There are two major strands running through Allison Hope Weiner’s plea to Hollywood to take Mel Gibson off the industry blacklist. One is the idea of forgiveness, redemption and atonement for one’s sins; the other is how journalists writing about subjects like Gibson rarely get to truly “know” their subjects.
Weiner explains that after writing damning pieces about Gibson for outlets such as the New York Times and EW, she gradually came to know him as someone very different from the 2006 PCH incident that launched TMZ. Even more unlikely is the idea that this journalist-Hollywood star friendship could be cemented after Gibson’s second major public transgression in 2010:
I was on vacation with my family when Gibson called me. During his breakup with [Oksana] Grigorieva, he’d gone through a terrible emotional breakdown and struggled to get healthy, gain joint custody of his infant daughter and deal with the fallout from the publication of those awful tapes. He was in a very bad place and we talked for some time about how difficult it was for him to deal with the pain he’d inflicted on his family — his ex-wife Robyn and his seven children, his infant daughter.
He got so upset talking about that period in his life that he ended our call abruptly. He’d shared some very deep, personal feelings with me and was in so much pain, that I was honestly worried about him. It wasn’t the type of conversation that one has with an interview subjects. I decided we were friends now and that I could no longer write objectively about him.
Since then, I’ve gotten to know Gibson extremely well. I thought it would be difficult for him to have a friend in the media, but he has been surprisingly honest and trusting. As a lawyer-turned-reporter, I have no problem asking tough questions, even of friends. Gibson never wavered or equivocated when I confronted him, whether the subject was his drinking, his politics, his religion or his relationships with women. It soon became clear that my early journalistic assessment of him wasn’t right.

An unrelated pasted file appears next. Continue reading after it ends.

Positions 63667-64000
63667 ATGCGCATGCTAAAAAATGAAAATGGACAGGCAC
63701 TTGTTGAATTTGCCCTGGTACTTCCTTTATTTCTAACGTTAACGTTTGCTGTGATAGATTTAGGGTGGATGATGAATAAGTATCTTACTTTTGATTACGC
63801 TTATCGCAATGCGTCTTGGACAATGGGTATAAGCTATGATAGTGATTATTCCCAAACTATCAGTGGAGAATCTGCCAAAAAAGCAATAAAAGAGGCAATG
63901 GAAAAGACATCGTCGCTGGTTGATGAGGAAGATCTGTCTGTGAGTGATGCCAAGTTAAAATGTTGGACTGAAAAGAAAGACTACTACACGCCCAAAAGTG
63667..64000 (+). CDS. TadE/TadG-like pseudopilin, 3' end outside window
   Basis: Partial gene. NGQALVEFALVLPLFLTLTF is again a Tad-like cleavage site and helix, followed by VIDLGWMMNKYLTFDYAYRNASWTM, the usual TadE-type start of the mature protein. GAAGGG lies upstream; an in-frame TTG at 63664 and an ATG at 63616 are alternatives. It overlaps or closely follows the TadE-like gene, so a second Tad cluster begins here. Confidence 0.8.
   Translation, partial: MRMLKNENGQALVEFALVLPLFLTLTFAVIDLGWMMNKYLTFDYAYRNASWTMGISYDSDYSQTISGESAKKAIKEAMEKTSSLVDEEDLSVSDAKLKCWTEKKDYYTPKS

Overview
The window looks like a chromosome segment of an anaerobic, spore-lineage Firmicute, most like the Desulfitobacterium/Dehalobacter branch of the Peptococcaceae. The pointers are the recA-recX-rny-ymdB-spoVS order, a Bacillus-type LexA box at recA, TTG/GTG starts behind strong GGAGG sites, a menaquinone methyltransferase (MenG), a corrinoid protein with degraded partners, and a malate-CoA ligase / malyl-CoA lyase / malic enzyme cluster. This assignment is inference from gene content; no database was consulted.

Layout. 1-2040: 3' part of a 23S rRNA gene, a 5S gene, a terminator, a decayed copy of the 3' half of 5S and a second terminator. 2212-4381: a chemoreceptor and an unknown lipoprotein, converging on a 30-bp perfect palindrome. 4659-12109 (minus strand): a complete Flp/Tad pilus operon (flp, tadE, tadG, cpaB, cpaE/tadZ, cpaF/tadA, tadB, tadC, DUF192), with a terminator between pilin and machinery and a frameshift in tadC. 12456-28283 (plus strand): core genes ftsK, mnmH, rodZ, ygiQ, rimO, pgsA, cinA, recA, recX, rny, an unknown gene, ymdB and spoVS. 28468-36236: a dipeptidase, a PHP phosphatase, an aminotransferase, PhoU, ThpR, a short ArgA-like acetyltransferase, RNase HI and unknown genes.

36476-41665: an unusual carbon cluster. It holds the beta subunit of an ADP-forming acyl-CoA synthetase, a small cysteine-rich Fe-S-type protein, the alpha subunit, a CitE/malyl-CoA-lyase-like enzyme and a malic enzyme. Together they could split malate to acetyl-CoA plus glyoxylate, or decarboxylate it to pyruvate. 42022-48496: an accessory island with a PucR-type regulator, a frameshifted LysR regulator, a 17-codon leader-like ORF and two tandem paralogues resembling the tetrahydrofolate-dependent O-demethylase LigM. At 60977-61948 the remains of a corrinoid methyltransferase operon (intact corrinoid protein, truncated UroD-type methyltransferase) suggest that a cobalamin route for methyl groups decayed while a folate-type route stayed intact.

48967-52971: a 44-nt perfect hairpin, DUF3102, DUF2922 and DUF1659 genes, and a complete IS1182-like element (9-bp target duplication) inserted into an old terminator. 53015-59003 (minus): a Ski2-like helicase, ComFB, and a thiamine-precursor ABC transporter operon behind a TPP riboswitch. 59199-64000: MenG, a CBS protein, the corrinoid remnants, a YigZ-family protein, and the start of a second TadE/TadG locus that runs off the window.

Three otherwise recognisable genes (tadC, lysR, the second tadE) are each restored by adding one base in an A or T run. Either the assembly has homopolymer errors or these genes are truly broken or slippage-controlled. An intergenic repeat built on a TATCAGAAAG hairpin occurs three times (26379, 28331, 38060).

Hope Weiner’s essay gets immediately more dramatic as she recounts how Gibson attended her son’s Bar Mitzvah and later, a family Yom Kippur breakfast. She also touches on that contentious episode in Costa Rica involving screenwriter Joe Eszterhas and the screenwriter’s son.
The March 11 Deadline item, timed to coincide with the 10th anniversary of the release of The Passion of the Christ, has racked up more comments than any other post-Nikki Finke era item we’ve seen. (And… at the time we viewed the article, the reaction total was a spooky “666 Comments”.) Here are just a couple of notable reader responses:
[Photo of Gibson at 2011 Cannes Film Festival: Featureflash/Shutterstock.com]
Tim: I have known Mel Gibson for almost 20 years… Mel has forgiven Hollywood. And he has learned to forgive himself. We, yes, WE need to show that we know what forgiveness IS. As an artist who has gone through so much, I know that what he has seen, felt and witnessed in the human nature of himself and the world around us that he will take a giant leap creatively and create some awesome and profound movies.
Fan: I’ve heard senior members of the Hollywood community use the most outrageously racist, sexist and insulting language and get away with it. I’ve heard Jewish producers privately admit they don’t like working with Gentiles. There’s prejudice, discrimination and hatred everywhere. Look in the mirror before making an outcast of another.
Previously on FishbowlNY:
David Wild Revisits the James Franco-Anne Hathaway Oscar Disaster